A State Microbe For Cheese-Crazed Wisconsin?

A bill to designate lactococcus lactis the official state microbe passed the Wisconsin Assembly yesterday, and now awaits action in the state senate. Lactococcus lactis is the bacterium used to make cheese, and Wisconsin makes a lot of cheese. For more on the microbe, Michele Norris talks with Elio Schaechter, a microbiologist and visiting scholar at UC San Diego.

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MICHELE NORRIS, host:

Wisconsin has a state flower, the wood violet. It has several state animals, too: the badger and the dairy cow among them. And soon it could also have a state microbe. A bill to designate Lactococcus lactis the official state microbe passed the Wisconsin Assembly yesterday. And it now awaits action in the state senate. Lactococcus lactis, in case you haven't figured it out, is the bacterium used to make cheese. For more on this tiny bug, we turn to Elio Schaechter. He's a microbiologist and adjunct professor at UC San Diego, and perhaps more importantly, he's the writer behind the microbe blog called Small Things Considered.

Great name for that blog.

Mr. ELIO SCHAECHTER (Microbiologist, Visiting Scholar, University of California San Diego): Well, thank you very much.

NORRIS: Can you tell us a little bit more about Lactococcus lactis?

Mr. SCHAECHTER: Well, it's a bacterium, and it looks like little chains of pearls under the microscope. When you start with milk, and you want to make cheese, the first thing you want to do is make curds out of the milk, and Lactococcus is great at doing that because it takes the sugar in the milk, lactose, and converts it into lactic acid, and this being an acid, the low pH makes the milk curdle.

This is the first thing you do with towards making cheese. You gather the curds, and now you add other bacteria or molds, and you make things like Roquefort cheese or brie or cheddar. But it often starts with Lactococcus.

NORRIS: So this seems to be a perfect bug for Wisconsin.

Mr. SCHAECHTER: Absolutely. I can see that it's lightly amusing, but let me tell you from a microbiologist's point of view, this isn't just fun. The state of Wisconsin could do very well without its state animal, the badger, or without the state dance, the polka. But it couldn't do without bacteria because none of us could.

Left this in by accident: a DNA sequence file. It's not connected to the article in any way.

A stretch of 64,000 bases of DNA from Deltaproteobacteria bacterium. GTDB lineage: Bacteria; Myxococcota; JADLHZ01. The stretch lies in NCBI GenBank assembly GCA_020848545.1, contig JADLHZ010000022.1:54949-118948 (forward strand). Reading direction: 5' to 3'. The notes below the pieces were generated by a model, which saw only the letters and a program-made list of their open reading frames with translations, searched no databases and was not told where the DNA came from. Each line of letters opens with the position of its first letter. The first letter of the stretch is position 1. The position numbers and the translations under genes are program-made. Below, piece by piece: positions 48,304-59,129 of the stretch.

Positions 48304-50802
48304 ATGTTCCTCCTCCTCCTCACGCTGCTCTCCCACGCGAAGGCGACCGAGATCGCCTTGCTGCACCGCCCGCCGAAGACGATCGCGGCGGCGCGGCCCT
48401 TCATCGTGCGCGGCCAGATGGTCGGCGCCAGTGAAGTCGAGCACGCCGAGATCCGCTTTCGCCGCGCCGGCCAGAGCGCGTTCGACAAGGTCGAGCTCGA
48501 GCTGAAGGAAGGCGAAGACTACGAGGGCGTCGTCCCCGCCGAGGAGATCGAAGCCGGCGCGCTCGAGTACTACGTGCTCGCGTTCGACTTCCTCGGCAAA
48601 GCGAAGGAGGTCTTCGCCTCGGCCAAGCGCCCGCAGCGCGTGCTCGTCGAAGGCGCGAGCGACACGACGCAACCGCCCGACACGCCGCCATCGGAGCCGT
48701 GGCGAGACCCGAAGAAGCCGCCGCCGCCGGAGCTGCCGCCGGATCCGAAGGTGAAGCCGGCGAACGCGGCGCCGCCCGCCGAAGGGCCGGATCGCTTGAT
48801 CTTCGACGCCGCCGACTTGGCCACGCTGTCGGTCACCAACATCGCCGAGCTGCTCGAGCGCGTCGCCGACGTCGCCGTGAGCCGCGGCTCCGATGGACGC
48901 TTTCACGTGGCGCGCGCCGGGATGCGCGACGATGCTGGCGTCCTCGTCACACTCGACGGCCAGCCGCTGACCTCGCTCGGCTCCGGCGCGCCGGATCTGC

NORRIS: You know, you say this is amusing to some, but if you spend any time in Wisconsin, you realize that there's nothing amusing about cheese there. They take it very seriously. Just tune in to a Green Bay Packers game and see all those people with cheese on their heads.

Mr. SCHAECHTER: Well, they also might sport a little flag that says Lactococcus is here to stay.

(Soundbite of laughter)

NORRIS: If this bill actually passes, Wisconsin will most likely be the only state in the union to have an official microbe, but do you think other states should follow suit, and do you have any suggestions?

Mr. SCHAECHTER: Why not? Sure, well, I live in California, and I strongly urge California to adopt yeast. Without yeast, we wouldn't have bread, and we wouldn't have beer, and certainly we wouldn't have wine. Now, this is important to California, all right.

NORRIS: Elio Schaechter, thanks so much.

Mr. SCHAECHTER: My pleasure.

NORRIS: Elio Schaechter is an adjunct professor at UC San Diego, and listeners, we want to hear from you. What should your state microbe be? You can write to us at npr.org. Just click on contact us, and please include microbe in your subject line.

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